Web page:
Background and objectives: Carcinoma of the head and neck is an uncommon primary source of bone metastases. The increasing duration of survival of these patients, however, increases the probability of late bone involvement. The objective was to identify the frequency, clinical presentation, and clinical course of metastatic disease to bone from head and neck primaries.
Methods: A retrospective review was accomplished of the radiographs and nuclear medicine studies for 363 cases of squamous cell carcinoma of the head and neck for whom radiologic studies had been performed. For those with identified bone involvement, a chart review was performed to identify clinical presentation, disease course, and outcome.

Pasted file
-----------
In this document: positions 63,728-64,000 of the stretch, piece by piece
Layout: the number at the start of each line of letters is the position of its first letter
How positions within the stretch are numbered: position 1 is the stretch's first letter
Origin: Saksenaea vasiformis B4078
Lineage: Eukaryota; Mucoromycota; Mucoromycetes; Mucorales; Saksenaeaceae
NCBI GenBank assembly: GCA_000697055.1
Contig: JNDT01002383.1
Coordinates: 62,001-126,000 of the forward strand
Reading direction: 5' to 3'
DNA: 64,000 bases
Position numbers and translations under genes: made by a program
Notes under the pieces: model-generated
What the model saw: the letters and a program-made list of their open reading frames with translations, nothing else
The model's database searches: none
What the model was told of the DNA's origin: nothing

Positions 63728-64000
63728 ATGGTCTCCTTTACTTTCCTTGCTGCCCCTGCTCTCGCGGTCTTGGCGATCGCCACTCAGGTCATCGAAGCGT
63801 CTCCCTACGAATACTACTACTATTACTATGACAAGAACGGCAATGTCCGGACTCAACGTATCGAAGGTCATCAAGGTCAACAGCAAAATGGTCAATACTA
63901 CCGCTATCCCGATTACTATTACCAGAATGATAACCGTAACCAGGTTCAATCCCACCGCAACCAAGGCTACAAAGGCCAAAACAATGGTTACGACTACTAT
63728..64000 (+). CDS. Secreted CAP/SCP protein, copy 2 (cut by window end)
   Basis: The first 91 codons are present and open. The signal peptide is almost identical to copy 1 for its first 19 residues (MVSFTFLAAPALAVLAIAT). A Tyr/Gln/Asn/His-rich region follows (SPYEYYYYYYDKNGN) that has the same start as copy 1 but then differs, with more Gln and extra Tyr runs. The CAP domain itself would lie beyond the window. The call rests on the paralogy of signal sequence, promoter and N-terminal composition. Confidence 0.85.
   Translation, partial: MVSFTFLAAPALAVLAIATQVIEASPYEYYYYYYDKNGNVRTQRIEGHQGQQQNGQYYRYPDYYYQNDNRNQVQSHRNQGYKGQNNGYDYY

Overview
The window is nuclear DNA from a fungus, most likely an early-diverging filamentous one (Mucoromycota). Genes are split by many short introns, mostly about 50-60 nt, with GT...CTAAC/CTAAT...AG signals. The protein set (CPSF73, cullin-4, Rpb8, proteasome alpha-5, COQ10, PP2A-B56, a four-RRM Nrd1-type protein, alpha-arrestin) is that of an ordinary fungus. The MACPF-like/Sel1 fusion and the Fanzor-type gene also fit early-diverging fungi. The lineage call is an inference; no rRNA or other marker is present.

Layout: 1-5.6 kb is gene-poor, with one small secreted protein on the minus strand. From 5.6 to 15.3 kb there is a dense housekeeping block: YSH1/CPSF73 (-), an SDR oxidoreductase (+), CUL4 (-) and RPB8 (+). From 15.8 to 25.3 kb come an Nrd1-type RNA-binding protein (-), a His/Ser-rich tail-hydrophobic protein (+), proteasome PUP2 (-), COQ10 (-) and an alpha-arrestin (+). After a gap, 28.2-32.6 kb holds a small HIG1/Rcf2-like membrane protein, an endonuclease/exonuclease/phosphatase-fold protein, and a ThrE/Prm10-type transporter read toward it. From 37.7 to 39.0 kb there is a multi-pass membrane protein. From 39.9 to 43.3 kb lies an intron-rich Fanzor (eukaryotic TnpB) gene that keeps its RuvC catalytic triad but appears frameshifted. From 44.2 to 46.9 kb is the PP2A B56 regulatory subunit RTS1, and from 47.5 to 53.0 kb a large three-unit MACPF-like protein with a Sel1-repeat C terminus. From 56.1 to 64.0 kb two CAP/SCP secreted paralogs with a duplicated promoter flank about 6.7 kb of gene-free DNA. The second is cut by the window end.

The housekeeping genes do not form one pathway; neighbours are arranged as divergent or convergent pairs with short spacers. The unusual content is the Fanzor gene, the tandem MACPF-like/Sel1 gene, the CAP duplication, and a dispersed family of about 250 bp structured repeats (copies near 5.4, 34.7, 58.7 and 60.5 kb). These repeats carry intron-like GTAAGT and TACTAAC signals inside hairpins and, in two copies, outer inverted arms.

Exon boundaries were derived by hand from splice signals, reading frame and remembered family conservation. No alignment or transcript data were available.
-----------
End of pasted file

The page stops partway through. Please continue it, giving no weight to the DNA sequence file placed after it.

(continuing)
Results: Only approximately 1% of these patients had clinically demonstrable bone metastases. Eight sites of bone involvement were identified in five patients, including three pelvic, two femoral, and one each humeral, rib, and thoracic spine lesions. All lesions were purely lytic with moth-eaten or permeative borders. Time from primary tumor diagnosis to identification of metastatic disease ranged from being present at diagnosis to a maximum 3.5 years later. Time from identification of metastatic disease to patient death was no greater than 8 months.
Conclusions: Despite the increasing overall survival of patients with these carcinomas, distant bone metastases are infrequent, but should be considered a possibility in any patient with a concurrent or past diagnosis of head and neck carcinoma. The very short time from discovery of bone dissemination to death in most of these patients should be taken into consideration when contemplating operative intervention.
Copyright 2000 Wiley-Liss, Inc.